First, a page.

Learning From and Using Jekyll

March 24 2013

It’s been about two and a half months since I launched my new site using Jekyll, a static-site generator after spending about a month redesigning it.

I won’t show how to install Jekyll; there are plenty of posts that will explain it better than me (although, I will say this post helped me get the necessary Ruby bits installed), however, I would like to share things I’ve learned, apart from simply how to use Jekyll.

Ruby on Rails

I’m still early in the game when it comes to Ruby on Rails, but I was able to install it and get an application running locally. The next step is to think of an idea for app and build a prototype to learn more about this framework.


I’ve been familiar with Git for a while, but the redesign of this site has enforced discipline when it comes to creating branches, merging, and valuable commit messages. Also, rather than using a Git GUI to do all the commands, I’ve learned how to use Terminal, which bring me to my next item…

Command-Line Interface (CLI)

Learning how to use Git, change directories, copy items, move items, and SSH has sped up my workflow. No more learning a new interface in new software to do simple commands. Just type git push” and it’s done. Plus, I get to feel all hackery.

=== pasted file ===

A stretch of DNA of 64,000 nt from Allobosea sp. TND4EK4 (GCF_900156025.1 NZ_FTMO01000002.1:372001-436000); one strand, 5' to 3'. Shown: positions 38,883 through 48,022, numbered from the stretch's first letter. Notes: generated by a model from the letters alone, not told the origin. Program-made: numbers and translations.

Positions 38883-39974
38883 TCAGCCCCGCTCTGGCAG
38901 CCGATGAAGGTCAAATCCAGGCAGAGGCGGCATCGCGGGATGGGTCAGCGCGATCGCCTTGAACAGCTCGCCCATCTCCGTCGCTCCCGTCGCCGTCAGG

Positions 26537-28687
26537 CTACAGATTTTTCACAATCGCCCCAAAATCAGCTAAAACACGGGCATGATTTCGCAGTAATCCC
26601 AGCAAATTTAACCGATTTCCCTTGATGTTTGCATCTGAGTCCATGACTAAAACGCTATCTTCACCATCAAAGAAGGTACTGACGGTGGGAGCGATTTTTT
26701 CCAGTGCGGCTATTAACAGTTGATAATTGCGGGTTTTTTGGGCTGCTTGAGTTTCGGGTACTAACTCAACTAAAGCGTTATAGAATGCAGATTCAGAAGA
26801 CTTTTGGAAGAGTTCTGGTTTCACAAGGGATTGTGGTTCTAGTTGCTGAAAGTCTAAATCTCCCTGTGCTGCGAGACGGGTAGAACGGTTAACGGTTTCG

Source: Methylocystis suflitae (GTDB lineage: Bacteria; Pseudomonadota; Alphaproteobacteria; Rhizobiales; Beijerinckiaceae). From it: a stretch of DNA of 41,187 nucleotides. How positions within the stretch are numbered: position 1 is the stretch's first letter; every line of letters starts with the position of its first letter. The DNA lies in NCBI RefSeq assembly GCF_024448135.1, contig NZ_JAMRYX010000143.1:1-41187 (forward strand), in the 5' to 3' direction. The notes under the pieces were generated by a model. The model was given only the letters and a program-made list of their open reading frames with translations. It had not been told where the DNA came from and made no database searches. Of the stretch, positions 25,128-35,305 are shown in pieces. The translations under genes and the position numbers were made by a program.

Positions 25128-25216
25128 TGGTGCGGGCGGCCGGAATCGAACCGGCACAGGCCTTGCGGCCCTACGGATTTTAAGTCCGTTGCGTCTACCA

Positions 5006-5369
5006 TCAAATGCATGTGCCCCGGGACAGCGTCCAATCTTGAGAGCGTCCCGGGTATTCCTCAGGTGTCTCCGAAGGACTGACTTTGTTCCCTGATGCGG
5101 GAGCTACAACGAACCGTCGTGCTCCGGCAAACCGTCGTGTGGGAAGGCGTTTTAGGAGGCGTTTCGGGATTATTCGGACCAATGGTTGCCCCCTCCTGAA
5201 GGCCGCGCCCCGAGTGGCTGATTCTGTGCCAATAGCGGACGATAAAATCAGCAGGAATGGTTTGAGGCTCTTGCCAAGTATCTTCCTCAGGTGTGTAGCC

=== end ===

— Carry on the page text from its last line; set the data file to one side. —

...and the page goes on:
Before learning Markdown, I didn’t understand why anyone would use it. Why not just write plain HTML? After using it for a few posts, I soon realized it was to focus on writing, rather than the HTML. With Markdown I’m quickly able to write a post in Sublime Text (with MarkdownEditing), Jekyll compiles it automatically, and I upload the new stuff. No writing loads of HTML for a simple blog post.


While Jekyll is the static-site generator, Liquid is the markup language for creating templates with HTML. The team at Shopify developed it as the templating system behind stores’ themes, and now Jekyll, as well as BigCartel, Zendesk, and possibly others, use it for templating.

Some of this stuff has more of a learning curve than others, but with persistence, it can be learned without being a hardcore developer. If you’re the tinkering/​hacking type, you’ll love using Jekyll and learning all its supporting bits. Have fun!